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need of inquiries made on a more wholesale and systematic scale. They
are no longer of a merely speculative character. We no longer regard
children as the 'gifts of God' flung into our helpless hands; we are
beginning to realize that the responsibility is ours to see that they
come into the world under the best conditions, and at the moments when
their parents are best fitted to produce them. Vaerting proposes that it
should be the business of all school authorities to register the ages of
the pupils' parents. This is scarcely a provision to which even the most
susceptible parent could reasonably object, though there is no cause to
make the declaration compulsory where a 'conscientious' objection
existed, and in any case the declaration would not be public.
"It would be an advantage--although this might be more difficult to
obtain--to have the date of the children's marriage, and of the birth of
previous children, as well as some record of the father's standing in
his occupation. But even the ages of the parents alone would teach us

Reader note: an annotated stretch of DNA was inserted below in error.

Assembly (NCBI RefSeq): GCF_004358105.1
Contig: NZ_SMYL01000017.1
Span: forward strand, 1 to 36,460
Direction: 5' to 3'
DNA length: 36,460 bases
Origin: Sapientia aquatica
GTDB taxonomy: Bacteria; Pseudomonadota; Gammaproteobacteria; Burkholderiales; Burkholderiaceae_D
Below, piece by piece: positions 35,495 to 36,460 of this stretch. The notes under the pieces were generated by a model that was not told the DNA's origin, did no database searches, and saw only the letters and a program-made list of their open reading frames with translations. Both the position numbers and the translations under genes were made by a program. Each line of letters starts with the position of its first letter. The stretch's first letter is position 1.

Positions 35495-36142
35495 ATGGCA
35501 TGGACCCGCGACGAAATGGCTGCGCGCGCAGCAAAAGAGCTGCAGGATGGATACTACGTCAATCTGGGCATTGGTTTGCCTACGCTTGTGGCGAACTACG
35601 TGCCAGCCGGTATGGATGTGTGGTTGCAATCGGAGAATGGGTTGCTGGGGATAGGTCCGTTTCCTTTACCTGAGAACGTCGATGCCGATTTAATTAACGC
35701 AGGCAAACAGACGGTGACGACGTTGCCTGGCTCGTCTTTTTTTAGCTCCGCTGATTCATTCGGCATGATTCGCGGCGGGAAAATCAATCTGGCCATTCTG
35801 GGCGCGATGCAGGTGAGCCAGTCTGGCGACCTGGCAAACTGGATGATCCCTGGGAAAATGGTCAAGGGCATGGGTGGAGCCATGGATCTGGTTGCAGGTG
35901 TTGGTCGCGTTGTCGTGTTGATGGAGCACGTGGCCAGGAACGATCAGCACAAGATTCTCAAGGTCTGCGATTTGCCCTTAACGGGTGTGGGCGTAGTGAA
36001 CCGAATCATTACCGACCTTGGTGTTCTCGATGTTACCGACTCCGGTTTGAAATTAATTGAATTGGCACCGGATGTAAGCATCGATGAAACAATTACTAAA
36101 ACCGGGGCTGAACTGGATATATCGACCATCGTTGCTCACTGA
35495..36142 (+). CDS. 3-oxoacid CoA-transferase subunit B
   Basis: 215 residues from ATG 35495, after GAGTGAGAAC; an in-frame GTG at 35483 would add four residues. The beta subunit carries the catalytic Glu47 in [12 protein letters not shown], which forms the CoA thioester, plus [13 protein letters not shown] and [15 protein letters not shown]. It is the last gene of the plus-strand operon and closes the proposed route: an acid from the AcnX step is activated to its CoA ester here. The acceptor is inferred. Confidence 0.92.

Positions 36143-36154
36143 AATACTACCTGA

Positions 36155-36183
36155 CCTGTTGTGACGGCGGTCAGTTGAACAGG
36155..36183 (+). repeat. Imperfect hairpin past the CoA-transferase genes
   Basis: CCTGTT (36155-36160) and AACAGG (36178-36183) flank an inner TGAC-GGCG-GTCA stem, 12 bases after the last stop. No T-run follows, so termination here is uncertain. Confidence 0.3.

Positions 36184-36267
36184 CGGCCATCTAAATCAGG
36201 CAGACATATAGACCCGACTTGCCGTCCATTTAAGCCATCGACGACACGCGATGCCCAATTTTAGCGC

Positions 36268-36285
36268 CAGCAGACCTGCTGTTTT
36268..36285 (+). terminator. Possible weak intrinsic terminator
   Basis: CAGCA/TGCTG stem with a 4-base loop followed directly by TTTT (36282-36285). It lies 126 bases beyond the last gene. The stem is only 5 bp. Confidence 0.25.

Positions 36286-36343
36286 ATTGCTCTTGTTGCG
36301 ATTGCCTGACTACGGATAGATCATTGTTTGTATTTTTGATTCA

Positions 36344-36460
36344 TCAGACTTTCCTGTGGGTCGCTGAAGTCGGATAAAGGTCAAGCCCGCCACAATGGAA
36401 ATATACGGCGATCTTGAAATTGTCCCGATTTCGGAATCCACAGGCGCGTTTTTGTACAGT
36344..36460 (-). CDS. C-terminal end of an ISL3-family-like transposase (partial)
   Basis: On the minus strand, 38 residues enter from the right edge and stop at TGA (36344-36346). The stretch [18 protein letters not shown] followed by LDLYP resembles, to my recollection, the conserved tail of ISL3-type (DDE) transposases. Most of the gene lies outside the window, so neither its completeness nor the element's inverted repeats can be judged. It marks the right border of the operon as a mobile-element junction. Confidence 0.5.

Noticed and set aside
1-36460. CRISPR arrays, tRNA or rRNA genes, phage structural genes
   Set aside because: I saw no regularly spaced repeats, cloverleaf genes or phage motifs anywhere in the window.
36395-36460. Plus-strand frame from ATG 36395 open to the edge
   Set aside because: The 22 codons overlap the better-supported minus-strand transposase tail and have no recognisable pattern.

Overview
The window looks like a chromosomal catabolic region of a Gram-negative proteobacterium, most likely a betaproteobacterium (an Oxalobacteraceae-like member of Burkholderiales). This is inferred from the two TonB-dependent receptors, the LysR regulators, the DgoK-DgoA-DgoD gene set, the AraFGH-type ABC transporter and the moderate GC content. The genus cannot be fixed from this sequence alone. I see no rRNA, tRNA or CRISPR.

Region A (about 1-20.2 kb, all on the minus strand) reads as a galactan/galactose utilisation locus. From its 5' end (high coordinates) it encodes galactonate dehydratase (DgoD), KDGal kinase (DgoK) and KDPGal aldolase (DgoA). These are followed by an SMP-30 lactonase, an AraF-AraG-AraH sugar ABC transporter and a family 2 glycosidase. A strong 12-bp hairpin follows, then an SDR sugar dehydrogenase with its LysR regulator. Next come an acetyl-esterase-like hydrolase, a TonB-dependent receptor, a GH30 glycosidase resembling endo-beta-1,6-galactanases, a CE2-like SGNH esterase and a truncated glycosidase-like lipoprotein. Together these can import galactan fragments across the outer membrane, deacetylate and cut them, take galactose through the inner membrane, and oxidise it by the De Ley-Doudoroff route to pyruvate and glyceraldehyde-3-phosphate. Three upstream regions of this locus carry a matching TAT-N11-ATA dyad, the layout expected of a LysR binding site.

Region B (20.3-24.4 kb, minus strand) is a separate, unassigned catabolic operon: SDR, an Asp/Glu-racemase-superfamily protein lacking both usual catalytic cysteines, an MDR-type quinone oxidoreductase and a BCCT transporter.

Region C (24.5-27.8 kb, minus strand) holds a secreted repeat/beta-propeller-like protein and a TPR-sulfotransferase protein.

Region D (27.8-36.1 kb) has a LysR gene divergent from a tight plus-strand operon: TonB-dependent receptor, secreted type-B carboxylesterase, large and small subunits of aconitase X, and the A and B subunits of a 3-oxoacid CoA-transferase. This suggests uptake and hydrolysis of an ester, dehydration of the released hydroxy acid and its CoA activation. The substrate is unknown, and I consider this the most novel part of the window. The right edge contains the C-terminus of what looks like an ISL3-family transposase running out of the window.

much when correlated with the school position of the pupil in
intelligence and conduct. It is quite true that there are unavoidable
fallacies. We are not, as in the case of genius, dealing with people
whose life-work is complete and open to the whole world's examination.
"The good and clever child is not necessarily the forerunner of the
first-class man or woman; and many capable and successful men have been
careless in attendance at lectures, and rebellious to discipline.
Moreover, the prejudice and limitations of the teachers have to be
recognized. Yet when we are dealing with millions most of these
fallacies would be smoothed out. We should be, once for all, in a
position to determine authoritatively the exact bearing of one of the
simplest and most vital factors of the betterment of the race. We should
be in possession of a new clue to guide us in the creation of the man in
the coming world. Why not begin today?"
Considerable attention on the part of the American thinking public has
been directed toward the investigations and researches of Casper L.
Redfield. Mr. Redfield combats the orthodox scientific position that the
acquired qualities are not transmitted to offspring; and he most
positively states that such characteristics are transmitted to
offspring, and are really the causes which have tended toward the
evolution and progress of the race. But he insists upon this vital
point, namely, that the parent must already have acquired improved
quality before he can transmit improvement to the offspring--and that
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